(Part 2 of a multi-part post. See Part 1 here.)
Words weave through sentences, submerge from view, resurface, resubmerge, warp and weft of weave or whatever metaphorical model we can throw at it. A word indexes many situations; a situation indexes many words. Can we see words and narrative, i.e. semantics and episodics, as orthogonal to one another, at right angles? Say, “story” is the X axis, “wording” the Y. Cognitive psychologists for a long time have entertained the distinction of semantic from episodic memory, and sought to discern whether they are, as hypothesized, truly independent from one another. Steven Prince, at al. (2007) report in Psychological Science that “the neural correlates of EE [episodic encoding] and SR [semantic retrieval] are dissociable but interact in specific brain regions.” In an example of this kind of interaction, semantic associations enhance the retrieval of episodic memories (Menon, et al., 2002). One site of interaction between the semantic and the episodic happens at the very instant a word is semantically integrated into a sentence, the very instance, in effect, when it enters into the telling of an episode.
While Swinney’s and others’ interest is pitched at an understanding of how we “compose” an interpretation out of a sentence’s building blocks, from the words and the grammatical relations within it, it does not seem to me to be too great a stretch to map this fine-scale event to the wider action of narrative within which it happens. Those ephemeral moments interest me when irrelevant meanings are sloughed away and only meanings fit to the flow of narrative within which they are embedded are left. This is the moment I have called “reading between the words.”
For every word we read, our mind opens and closes on that word’s potentialities, like the gate of a movie projector opening and closing the light on frame after frame of a film that slips a pull-down of filmstrip though, click-click-click in those interstices between openings, a sentence operating on our minds like a filmstrip operating on our eyes and visual cortices. By persistence of sense just as to the eyes, the film works by persistence of vision. Open, closed, open, closed—but it all comes coherent in a single stream, illusory yes, but to the mind, real. In fluent reading, whole gobs of text go in before consciousness opens its aperture. Flick-flick-flick. But it seems continuous.
William Nestrick, citing Walter Benjamin’s essay “The Work of Art in the Age of Mechanical Reproduction,” states that “the film is the animation of the machine, a continuous life created by the persistence of vision in combination with a machine casting light through individual photographs flashed separately upon the screen.” Narrative, an older technology, is an animation of another machine. Our deeply naturalized habits of reading elide the composite, discontinuous nature of our construction of meaning. Like the animation of the machine, it invites comparison to the monster from Frankenstein—and hypertextual disruption, what Shelley Jackson encodes in Patchwork Girl.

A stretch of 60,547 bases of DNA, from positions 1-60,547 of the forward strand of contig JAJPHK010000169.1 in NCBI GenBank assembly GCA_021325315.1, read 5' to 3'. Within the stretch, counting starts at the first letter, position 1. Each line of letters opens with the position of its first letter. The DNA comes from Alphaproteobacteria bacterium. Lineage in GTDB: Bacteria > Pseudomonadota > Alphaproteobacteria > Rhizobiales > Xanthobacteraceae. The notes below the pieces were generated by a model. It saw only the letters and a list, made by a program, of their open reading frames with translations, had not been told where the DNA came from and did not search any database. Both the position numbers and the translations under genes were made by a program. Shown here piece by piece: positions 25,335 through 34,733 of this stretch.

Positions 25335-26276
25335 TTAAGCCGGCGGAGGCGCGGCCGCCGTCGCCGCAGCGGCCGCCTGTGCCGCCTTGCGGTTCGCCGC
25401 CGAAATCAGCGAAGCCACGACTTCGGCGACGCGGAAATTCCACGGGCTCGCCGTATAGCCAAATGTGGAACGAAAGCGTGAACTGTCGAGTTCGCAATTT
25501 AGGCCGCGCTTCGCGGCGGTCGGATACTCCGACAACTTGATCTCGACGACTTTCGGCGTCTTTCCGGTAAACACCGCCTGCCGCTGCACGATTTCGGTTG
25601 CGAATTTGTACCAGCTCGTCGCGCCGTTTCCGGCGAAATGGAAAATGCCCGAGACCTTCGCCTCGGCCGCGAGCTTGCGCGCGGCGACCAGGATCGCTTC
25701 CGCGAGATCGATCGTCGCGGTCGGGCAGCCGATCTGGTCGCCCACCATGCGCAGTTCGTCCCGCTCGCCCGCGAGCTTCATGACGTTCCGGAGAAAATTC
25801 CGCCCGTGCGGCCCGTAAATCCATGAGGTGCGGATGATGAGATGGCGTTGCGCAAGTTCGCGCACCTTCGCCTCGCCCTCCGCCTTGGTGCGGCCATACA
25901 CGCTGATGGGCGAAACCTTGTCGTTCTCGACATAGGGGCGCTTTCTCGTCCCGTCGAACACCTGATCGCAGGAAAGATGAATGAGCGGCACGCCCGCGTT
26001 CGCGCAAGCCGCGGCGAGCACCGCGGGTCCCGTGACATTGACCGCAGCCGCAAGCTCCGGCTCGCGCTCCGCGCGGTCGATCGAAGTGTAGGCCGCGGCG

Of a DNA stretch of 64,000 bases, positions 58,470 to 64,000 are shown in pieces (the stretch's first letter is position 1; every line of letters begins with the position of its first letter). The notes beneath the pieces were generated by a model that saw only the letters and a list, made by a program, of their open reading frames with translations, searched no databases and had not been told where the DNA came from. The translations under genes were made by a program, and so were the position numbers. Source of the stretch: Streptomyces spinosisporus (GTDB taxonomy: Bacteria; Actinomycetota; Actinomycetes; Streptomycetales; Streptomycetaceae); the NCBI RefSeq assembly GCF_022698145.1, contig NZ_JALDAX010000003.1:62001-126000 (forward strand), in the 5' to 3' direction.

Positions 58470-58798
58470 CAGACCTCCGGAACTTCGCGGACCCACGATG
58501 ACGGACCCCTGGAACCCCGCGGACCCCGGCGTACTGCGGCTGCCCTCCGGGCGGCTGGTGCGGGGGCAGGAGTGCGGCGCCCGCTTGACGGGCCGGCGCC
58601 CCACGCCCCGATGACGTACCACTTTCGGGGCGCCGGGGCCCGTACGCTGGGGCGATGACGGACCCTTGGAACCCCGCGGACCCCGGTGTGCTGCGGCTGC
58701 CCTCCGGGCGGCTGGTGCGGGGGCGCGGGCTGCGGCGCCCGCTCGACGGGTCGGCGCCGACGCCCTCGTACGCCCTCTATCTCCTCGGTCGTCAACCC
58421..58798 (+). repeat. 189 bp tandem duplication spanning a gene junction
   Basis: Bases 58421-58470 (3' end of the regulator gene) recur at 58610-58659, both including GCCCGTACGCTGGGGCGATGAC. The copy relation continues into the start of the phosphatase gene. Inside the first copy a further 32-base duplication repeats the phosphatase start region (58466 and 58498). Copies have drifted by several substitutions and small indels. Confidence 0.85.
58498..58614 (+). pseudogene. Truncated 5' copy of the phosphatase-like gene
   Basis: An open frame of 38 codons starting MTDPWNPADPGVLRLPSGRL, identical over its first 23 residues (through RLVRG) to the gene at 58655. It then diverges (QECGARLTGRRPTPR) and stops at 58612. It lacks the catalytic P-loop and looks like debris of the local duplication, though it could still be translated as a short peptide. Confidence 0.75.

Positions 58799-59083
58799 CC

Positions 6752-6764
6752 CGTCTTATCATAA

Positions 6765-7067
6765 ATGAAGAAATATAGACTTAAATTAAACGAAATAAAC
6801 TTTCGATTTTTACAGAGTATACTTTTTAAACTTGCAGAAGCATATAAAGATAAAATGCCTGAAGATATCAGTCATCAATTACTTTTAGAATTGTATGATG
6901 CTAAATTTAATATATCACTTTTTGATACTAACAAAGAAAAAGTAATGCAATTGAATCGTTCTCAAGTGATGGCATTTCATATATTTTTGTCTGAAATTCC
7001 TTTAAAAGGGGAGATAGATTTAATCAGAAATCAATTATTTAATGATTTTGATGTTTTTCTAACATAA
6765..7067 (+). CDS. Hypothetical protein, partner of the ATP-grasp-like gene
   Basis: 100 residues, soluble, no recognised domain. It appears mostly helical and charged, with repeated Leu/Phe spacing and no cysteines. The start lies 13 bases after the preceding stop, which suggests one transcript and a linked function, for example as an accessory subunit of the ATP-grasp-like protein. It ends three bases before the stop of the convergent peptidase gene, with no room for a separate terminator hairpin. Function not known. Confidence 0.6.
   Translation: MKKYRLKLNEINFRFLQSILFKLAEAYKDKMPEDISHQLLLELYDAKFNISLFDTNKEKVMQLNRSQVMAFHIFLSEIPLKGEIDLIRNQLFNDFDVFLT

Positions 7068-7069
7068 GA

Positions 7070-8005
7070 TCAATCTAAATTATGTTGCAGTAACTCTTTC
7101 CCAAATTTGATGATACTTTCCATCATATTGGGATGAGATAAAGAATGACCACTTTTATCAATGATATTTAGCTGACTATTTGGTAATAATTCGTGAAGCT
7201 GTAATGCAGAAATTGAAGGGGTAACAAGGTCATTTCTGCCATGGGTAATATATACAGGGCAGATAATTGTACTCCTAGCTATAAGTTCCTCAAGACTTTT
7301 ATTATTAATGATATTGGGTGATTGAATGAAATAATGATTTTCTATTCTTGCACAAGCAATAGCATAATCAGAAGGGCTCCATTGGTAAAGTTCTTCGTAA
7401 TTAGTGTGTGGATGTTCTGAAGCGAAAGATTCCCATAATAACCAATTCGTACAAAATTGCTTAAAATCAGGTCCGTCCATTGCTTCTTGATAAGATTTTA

In the prevalent “invisible style,” films build seamless scenes from successions of discrete shots much as the mind builds seamless sentence understanding out of successions of words. What is left out is simply not noticed. Maybe it is repressed or abjected—but to waking, normal cognition, something must be, because the entirety of the worlds we build in our minds arises from selectively attending to some things and not others. Repression in one sense is the inescapable flip side of being in the world with a mind. It is the flip side of the selective attention that gets knitted together by wetware magic into scenes and stories we assemble, recall, reform, tell, and retell. No word drawn from the batch of “non sequitur,” “relevant,” “irrelevant,” “emphasis,” etc. could bear on our way of writing and transacting communication if it were not in a context of narratives, stories, and episodes, with their characteristic features: topics, action, motivation…. And none of these concepts would have any utility to us if construction of stories in our minds were not inherently selective, if thought itself were not inherently so.
The process of selection and of assembly follows a pattern something like what Katherine Hayles describes in “Flickering Connectivities in Shelley Jackson’s Patchwork Girl” (2000). More than the signifier, though, it is signification that flickers, the association of signifier with signified, on a pattern of flickering consciousness, in which access to the results of the automatic, unconscious process of lexical access flickers in and out, in fluent reading seldom noticed. This kind of processing, highly automatized by skill, can be disrupted by divergence from conventional expectation. Since 1917, when Russian “Formalist” Viktor Shklovsky described it, this disruption of the automatic has been prominent in aesthetics, theorized as “strange-making” (ostranenie to transliterate the Russian), or “defamiliarization.” The practice has its precedent in the work of William Wordsworth. Explained by Samuel Taylor Coleridge in his Biographia Literaria:
“Mr. Wordsworth, on the other hand, was to propose to himself as his object, to give the charm of novelty to things of every day, and to excite a feeling analogous to the supernatural, by awakening the mind’s attention to the lethargy of custom…”
In the frame of the present post, comparing the cognitive integration of text with the sensory integration of motion pictures, this would be akin to slowing the film down below the critical flicker frequency, so as to break the illusion. In the technoromantic frame, the mechanism of novelty’s action in the brain is the “orienting reflex,” first described by Ivan Petrovich Pavlov as the “shto eto takoi” (“what is it?”) reflex. The orienting reflex is the mechanism that breaks the automatic.